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Marriott suffers a massive breach of its guest records. Here’s how to protect yourself

The data of as many as 383 million travelers could have been compromised in a breach of Marriott’s Starwood Preferred Guest (SPG) database. After originally sharing information about the breach in November, the company released updated information on January 4, with fewer guests affected but some unencrypted passport numbers involved the breach. Marriott says an internal security tool recently alerted the company to the breach, but an investigation showed the unauthorized access began in 2014. The breach only includes the Starwood Preferred Guest loyalty program — guests who booked at a Marriott-owned property from another booking platform were not affected.

Marriott originally estimated that as many as 500 million guests may have had data compromised by the breach, though the company hasn’t yet completed the investigation. That number is now lower, with the company estimating as many as 383 million affected. For some guests, Marriott says payment card numbers and expiration dates were compromised. That payment data was encrypted, Marriott says, but the investigation hasn’t yet determined if the components needed to decrypt the data were also compromised.

Now, Marriott also says that around 5.25 million unencrypted passport numbers were also stolen, along with more than 20 million encrypted numbers. The company also says that payment information was only compromised for a small percentage of those affected by the breach  — around 8.5 encrypted numbers were affected, but a majority of those cards have already expired.

The company shared in November that around 327 million guests had non-payment-related data compromised, which can include their name, mailing address, phone number, email address, passport number, SPG account data, birth date, and gender, along with details like arrivals and departures, reservation dates, and communication preferences. Other guests had more limited data compromised, such as name, email, and mailing address, the company says.

“We deeply regret this incident happened,” Arne Sorenson, Marriott’s president and chief executive officer, said in a press release. “We fell short of what our guests deserve and what we expect of ourselves. We are doing everything we can to support our guests, and using lessons learned to be better moving forward.”

The breach affected accounts using the SPG platform between 2014 and September 10, 2018. Marriott says affected guests were notified by email, and the call center can help guests determine if their passport numbers were part of the breach. The company is also offering a dedicated website and call center for affected users, as well as a free year of WebWatcher. The breach was also reported to law enforcement agencies.

“Today, Marriott is reaffirming our commitment to our guests around the world,” Sorenson said. “ We are working hard to ensure our guests have answers to questions about their personal information, with a dedicated website and call center. We will also continue to support the efforts of law enforcement and to work with leading security experts to improve. Finally, we are devoting the resources necessary to phase out Starwood systems and accelerate the ongoing security enhancements to our network.”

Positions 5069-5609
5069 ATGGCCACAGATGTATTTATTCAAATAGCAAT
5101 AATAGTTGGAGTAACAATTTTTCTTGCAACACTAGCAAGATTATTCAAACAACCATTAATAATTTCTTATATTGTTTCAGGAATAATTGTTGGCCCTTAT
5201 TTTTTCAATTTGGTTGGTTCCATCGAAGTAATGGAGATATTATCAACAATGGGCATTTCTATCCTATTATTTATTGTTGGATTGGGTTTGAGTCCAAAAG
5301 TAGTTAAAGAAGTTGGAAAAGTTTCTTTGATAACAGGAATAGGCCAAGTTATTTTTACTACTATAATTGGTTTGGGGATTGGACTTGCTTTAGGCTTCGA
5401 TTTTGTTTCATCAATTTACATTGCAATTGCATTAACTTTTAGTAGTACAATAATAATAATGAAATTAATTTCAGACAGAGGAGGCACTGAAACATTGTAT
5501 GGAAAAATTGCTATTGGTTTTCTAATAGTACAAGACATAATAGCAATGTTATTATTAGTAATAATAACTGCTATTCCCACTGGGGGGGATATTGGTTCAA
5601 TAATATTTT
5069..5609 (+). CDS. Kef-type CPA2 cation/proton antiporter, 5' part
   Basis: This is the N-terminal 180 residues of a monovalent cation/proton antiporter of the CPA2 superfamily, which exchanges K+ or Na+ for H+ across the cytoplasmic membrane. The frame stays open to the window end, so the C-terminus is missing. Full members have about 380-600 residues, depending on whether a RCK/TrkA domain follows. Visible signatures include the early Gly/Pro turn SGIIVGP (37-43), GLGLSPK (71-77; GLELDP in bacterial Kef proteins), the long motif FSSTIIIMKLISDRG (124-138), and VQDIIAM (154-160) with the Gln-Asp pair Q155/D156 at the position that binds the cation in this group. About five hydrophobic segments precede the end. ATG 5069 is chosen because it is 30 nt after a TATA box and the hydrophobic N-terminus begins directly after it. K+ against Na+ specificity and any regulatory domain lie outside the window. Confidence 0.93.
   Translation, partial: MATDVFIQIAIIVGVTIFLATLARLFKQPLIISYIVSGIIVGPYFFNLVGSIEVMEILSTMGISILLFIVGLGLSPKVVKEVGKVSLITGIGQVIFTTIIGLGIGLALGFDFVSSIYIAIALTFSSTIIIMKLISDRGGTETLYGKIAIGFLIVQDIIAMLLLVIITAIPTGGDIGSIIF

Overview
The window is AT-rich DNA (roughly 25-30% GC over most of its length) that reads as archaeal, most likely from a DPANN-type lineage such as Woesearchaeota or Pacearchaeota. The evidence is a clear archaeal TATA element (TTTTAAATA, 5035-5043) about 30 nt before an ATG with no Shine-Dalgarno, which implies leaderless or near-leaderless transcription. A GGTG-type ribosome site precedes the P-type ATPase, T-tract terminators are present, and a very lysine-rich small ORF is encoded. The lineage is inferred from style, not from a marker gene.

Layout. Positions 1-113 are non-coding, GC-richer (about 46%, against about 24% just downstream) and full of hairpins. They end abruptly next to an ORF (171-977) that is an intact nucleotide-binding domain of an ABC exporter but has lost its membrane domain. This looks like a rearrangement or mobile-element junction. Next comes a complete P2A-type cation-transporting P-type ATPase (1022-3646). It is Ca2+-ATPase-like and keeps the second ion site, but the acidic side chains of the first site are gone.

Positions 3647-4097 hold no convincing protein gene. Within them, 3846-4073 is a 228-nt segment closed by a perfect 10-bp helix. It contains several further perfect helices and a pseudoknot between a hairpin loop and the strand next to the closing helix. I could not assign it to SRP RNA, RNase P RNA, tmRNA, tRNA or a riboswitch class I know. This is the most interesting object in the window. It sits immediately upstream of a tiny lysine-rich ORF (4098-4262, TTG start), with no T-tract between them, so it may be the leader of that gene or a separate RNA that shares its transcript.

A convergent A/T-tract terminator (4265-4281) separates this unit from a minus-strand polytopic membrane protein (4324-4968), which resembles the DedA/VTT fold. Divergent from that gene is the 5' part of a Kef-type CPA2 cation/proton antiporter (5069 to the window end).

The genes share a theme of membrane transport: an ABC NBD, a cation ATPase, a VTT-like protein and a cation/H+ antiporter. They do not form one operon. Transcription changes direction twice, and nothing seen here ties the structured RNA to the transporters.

The SPG breech joins other recent data hacks inside the travel industry, including those affecting Orbitz, British Airways, and Cathay Pacific.

What can you do to protect yourself?

This incident is particularly severe because it includes the possible loss of payment card numbers, expiration dates, and other payment data. This data was encrypted, but that doesn’t mean it’s safe. Even the loss of address and phone number information is significant since it can be used to help criminals defraud victims.

Vivek Lakshman, vice president of Innovation at biometric security company ThumbSignIn, sees a reason for concern. “This is huge in its depth of knowledge about the customer and the reach of millions of customers,” he said. “If the information reaches the dark web, as it happens with other breaches, it can get to other hackers and can have a cascading impact on consumer accounts.”

If you’ve stayed at Marriott lately, or are otherwise worried that your data was compromised, you can protect yourself by using the usual methods. According to Lakshman, that includes changing your passwords, enabling two-factor authentication, and signing up for the Webwatcher service that Marriott has offered. You can take an even more extreme, and effective, step by freezing your credit. This will prevent criminals from using the compromised information to open new lines of credit in your name.

What will the consequences be for Marriott? That’s hard to say. Lakshman told Digital Trends that “apart from massive loss of customer trust, there are likely government fines for Marriott.” Yet he seemed skeptical that these fines will be substantial, adding that “[…] with the rate of breaches happening, even this will pass and be forgotten from consumer memory in a few years.”

Updated January 4, 2019: Added updated data from Marriott. 

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